Detail makes a mental map and a ruler necessary. Exactly like a Hubble deep space photograph, in which several thousand galaxies are displayed through a gap smaller than hundred meters to sixty-five millimeters…
‘Detail’ has no scale. The distance between the observer and the observed changes the meaning of the detail and urges it to be questioned. What can be viewed through a microscope and a telescope both define the detail. In the macro-scale, satellite images transform scenes on earth into details; perception-wise, micro/macro world is read from the same standpoint. Can the meaning of the detail be defined through a relationship of near and far? Can the relationship the viewer established with the image through distance be questioned?
To discard the whole in order to display a detail deemed unimportant, or to burn the house to reveal the mouse, might be the guide in establishing the essence meaningful. Each detail is valuable, for in practice they present the unlimited number of reproduction of the whole.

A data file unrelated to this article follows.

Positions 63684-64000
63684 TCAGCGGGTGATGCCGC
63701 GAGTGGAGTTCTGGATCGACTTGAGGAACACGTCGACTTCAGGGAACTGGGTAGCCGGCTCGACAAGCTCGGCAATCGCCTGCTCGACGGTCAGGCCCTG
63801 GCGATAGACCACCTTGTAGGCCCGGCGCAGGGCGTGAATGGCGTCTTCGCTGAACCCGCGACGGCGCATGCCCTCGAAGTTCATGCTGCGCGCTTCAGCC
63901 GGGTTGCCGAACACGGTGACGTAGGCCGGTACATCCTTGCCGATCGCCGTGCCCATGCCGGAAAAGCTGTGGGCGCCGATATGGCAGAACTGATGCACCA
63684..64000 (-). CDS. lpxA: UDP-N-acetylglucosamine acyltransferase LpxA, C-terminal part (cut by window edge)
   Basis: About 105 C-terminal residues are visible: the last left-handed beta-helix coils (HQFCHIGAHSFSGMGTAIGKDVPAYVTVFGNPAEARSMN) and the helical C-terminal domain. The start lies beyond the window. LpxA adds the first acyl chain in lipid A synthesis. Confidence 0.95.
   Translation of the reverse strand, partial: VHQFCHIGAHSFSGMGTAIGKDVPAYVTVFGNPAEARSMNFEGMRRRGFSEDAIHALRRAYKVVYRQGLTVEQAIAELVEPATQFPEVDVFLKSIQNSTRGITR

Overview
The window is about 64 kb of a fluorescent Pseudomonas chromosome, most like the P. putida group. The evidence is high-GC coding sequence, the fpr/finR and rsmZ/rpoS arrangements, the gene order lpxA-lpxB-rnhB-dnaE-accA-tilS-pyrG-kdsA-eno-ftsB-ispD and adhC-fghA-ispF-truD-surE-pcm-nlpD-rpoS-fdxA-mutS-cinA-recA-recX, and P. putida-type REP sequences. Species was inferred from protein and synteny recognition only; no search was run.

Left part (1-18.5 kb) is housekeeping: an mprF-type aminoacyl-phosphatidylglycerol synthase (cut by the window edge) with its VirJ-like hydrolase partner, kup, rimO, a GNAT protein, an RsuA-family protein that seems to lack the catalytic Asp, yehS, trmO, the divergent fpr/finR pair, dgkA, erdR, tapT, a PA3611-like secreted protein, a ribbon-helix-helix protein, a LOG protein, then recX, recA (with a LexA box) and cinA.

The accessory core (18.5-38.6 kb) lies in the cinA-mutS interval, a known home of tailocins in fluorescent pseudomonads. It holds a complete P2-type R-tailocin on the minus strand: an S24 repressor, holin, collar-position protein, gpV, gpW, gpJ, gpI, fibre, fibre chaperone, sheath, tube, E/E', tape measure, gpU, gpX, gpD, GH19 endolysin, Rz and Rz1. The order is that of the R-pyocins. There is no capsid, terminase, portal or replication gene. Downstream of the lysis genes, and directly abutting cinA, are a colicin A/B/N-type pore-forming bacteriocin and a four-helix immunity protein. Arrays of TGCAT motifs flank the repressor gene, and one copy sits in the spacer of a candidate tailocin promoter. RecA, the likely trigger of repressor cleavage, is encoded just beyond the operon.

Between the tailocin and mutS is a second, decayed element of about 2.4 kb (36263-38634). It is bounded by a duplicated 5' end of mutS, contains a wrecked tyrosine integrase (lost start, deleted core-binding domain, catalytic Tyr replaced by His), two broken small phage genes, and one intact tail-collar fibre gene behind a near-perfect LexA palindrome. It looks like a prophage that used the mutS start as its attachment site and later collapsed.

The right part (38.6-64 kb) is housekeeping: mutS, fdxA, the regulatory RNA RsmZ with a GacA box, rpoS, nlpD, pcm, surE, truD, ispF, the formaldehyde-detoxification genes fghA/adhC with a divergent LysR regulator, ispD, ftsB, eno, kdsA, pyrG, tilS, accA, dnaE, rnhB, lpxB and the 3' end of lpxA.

A time when everything starts again… What would a world shaped by a mind that solved the theory of everything be like? In which the relationship between the smallest and the biggest is configured…
Emin Mete Erdoğan
They say, “The devil is in the details,” which ultimately means that even the grandest project depends on the success of the smallest components. I see the details in all artworks as the fine-tuning of an artist’s signature, allowing one’s focus to shift for just a second, and letting some new experience reach the “meta” level.
John von Bergen
A detail of something is something else, always, no matter what is the dimension; if you go deeper and deeper discovering the detail of the detail of the detail, until you reach the basic bricks of matter, a bigger world compared to the one you’re living in will open its doors. And there will be other physical laws governing interactions in itself.
Marco Di Giovanni & Andrea Facco
Regardless of the subject, I enjoy creating a bond with nature in my works. Since nature itself is highly complicated, it reflects on the work as details. Instead of imitating nature, I try to understand and process as nature; in nature I find details that are asymmetrical and irreproducible, flawed but evolving into flawless. Trying to merge with this transforms the creation process into a meditation.
With this exhibition, we aim to investigate invisible borders, new spaces created by recognizing details, what is created in refraction points, the eyeball of Francis Bacon, what dust collects within, the depth of space, and all the intertwined details, that would otherwise be unnoticed without the time and the care given to observe.